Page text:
A group of former North Sea oil workers will embark on teaching careers this month after ditching black gold for blackboards.
A year ago, 19 recruits signed up for the Transition into Education Scheme (Ties), which was set up in an effort to tackle oil sector job losses and teacher shortages.
Earlier this week the Press and Journal revealed that teacher vacancies in Aberdeen had fallen by almost half since March.
Ties was funded through the Scottish Government’s £12million Transition Training Fund (TTF) and delivered by Skills Development Scotland (SDS).
Ten of the 19 former oil workers have now progressed through the scheme and on to their probationary year, starting this month.
Councillors congratulated the teachers on their achievement and encouraged more people to consider making the switch from other industries.
Ross Thomson, Scottish Conservative MP for Aberdeen South, also welcomed the influx but suggested the impact of the TTF had been underwhelming.
They will pass on their knowledge of subjects including chemistry, physics, maths and business studies to pupils in the north-east.
By the end of July, 5,602 applications for TTF support had been received, with 2,370 having been approved for funding, according to SDS.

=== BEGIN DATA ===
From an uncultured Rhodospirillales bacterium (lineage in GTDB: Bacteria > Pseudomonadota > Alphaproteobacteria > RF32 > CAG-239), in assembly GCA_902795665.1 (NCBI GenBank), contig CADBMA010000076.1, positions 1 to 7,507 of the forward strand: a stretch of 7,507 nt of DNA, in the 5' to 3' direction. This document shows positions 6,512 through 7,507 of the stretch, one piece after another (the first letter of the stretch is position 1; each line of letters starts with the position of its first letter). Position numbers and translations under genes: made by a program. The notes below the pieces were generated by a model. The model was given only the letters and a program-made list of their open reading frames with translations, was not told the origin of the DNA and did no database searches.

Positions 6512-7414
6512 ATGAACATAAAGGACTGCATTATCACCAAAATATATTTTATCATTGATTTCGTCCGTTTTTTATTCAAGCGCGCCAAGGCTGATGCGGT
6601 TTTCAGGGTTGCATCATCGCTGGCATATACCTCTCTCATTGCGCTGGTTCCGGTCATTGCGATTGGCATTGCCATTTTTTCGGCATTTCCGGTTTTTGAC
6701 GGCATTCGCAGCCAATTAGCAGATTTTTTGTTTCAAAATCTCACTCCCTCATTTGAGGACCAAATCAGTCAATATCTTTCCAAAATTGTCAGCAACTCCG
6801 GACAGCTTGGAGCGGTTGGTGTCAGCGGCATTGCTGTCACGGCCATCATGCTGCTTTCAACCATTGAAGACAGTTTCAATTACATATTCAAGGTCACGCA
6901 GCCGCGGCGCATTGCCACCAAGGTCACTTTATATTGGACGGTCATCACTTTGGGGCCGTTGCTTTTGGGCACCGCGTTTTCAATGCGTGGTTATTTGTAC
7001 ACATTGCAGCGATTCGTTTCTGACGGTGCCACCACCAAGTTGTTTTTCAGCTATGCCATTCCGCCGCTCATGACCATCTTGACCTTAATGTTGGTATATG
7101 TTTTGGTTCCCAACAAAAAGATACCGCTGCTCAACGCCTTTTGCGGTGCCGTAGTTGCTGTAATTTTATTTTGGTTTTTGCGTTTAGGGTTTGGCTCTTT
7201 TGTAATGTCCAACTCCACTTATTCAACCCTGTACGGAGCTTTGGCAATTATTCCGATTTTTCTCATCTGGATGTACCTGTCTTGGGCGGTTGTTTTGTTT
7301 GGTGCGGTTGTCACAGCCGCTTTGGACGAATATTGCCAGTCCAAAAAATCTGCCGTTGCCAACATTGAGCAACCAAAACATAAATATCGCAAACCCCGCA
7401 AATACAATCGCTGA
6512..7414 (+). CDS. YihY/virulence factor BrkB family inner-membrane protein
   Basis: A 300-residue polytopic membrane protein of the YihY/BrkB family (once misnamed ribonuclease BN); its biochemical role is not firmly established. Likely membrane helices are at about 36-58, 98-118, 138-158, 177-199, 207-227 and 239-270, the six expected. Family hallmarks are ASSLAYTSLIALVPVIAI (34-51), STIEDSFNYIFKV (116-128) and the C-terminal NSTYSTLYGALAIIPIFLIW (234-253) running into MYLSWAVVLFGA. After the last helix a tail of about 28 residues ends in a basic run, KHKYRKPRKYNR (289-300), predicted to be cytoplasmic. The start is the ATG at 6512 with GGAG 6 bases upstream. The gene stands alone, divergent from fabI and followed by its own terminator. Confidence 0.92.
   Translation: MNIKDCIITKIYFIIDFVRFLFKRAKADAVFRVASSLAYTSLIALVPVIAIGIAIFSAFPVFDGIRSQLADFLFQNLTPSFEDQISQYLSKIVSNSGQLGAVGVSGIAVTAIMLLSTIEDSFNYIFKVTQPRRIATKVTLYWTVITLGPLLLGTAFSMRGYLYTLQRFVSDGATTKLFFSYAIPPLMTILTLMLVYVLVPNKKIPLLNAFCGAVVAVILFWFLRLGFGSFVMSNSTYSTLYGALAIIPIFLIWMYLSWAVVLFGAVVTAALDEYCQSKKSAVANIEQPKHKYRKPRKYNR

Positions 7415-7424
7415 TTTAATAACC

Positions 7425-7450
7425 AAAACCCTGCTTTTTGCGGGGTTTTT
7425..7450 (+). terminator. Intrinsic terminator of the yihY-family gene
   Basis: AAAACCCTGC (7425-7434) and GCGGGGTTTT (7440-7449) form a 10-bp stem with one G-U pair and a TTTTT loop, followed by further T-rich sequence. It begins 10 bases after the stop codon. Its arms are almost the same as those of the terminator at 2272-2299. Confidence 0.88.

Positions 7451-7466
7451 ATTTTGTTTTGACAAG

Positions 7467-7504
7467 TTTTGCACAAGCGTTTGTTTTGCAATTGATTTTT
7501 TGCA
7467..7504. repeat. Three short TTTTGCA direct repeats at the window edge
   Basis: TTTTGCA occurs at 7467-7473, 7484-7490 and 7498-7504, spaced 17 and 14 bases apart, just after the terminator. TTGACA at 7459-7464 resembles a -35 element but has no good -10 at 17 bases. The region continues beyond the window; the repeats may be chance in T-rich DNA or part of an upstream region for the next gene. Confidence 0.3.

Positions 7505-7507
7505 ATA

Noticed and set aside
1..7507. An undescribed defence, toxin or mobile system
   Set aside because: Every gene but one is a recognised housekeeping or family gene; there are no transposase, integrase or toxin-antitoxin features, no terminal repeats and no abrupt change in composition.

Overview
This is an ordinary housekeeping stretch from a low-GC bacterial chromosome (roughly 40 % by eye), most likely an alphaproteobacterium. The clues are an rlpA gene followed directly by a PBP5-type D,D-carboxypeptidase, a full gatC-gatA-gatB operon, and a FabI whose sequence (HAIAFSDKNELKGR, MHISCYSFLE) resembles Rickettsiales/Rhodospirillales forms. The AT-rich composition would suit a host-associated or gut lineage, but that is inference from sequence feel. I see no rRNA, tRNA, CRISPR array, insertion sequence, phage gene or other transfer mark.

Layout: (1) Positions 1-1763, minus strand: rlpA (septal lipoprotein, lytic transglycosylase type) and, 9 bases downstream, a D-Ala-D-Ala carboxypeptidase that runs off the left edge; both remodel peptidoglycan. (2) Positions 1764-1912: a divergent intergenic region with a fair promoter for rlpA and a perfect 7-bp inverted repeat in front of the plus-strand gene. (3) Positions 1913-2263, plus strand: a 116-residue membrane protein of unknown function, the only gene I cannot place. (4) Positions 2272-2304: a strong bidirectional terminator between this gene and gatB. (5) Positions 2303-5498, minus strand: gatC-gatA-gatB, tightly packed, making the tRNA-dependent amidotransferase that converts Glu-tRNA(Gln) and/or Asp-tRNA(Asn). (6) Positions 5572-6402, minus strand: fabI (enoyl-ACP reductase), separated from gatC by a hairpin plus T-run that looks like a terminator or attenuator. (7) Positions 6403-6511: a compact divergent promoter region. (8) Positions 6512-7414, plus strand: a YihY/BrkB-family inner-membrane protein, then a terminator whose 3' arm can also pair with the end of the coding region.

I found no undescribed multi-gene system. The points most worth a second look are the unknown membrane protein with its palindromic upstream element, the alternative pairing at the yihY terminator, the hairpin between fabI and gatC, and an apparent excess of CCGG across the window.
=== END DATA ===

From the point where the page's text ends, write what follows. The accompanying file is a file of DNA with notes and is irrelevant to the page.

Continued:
The teachers who took part in Ties earned £20,000 while undertaking their postgraduate courses, which were completed in June.
They will be paid the probationary rate − a minimum of £22,400 − when they start work in the coming weeks.
Aberdeenshire Council is employing eight of the new teachers and the city council has taken on two.
Gillian Owen, education committee chairwoman at Aberdeenshire Council, said: “I would like to congratulate all the candidates who successfully completed their post graduate course and are on the verge of starting their probation year.
“Aberdeenshire Council is keen to encourage people who have worked in different professions to consider becoming teachers because having experience of working in another industry can add a real perspective to this rewarding role.”
Helen Shanks, Aberdeen City Council’s head of education, said: “As we progress with the programme over the following years we hope to see more teachers coming through and bringing with them the additional benefits of their skillsets acquired in their previous roles.”
A Scottish Government spokeswoman said: “This scheme is a radical new approach to recruiting teachers in Scotland.
“It forms part of a wider set of new routes into teaching that are currently in development or being rolled out.
“These will help address teacher shortages, particularly in key subjects, and help councils find the teachers our children need.”
An SDS spokesman said: “Supporting individuals from the oil and gas industry to get the skills they need while responding to the wider economic and labour market needs of the region are key objectives for the TTF.”
But Mr Thomson said: “It is great to hear that 10 new teachers will be starting at Aberdeen and Aberdeenshire schools at a time when education authorities have faced serious problems recruiting and retaining staff.
“Although it is encouraging that several people have successfully retrained from the oil and gas industry, this seems a small return given the huge fanfare with which this £12million scheme was launched by the SNP.”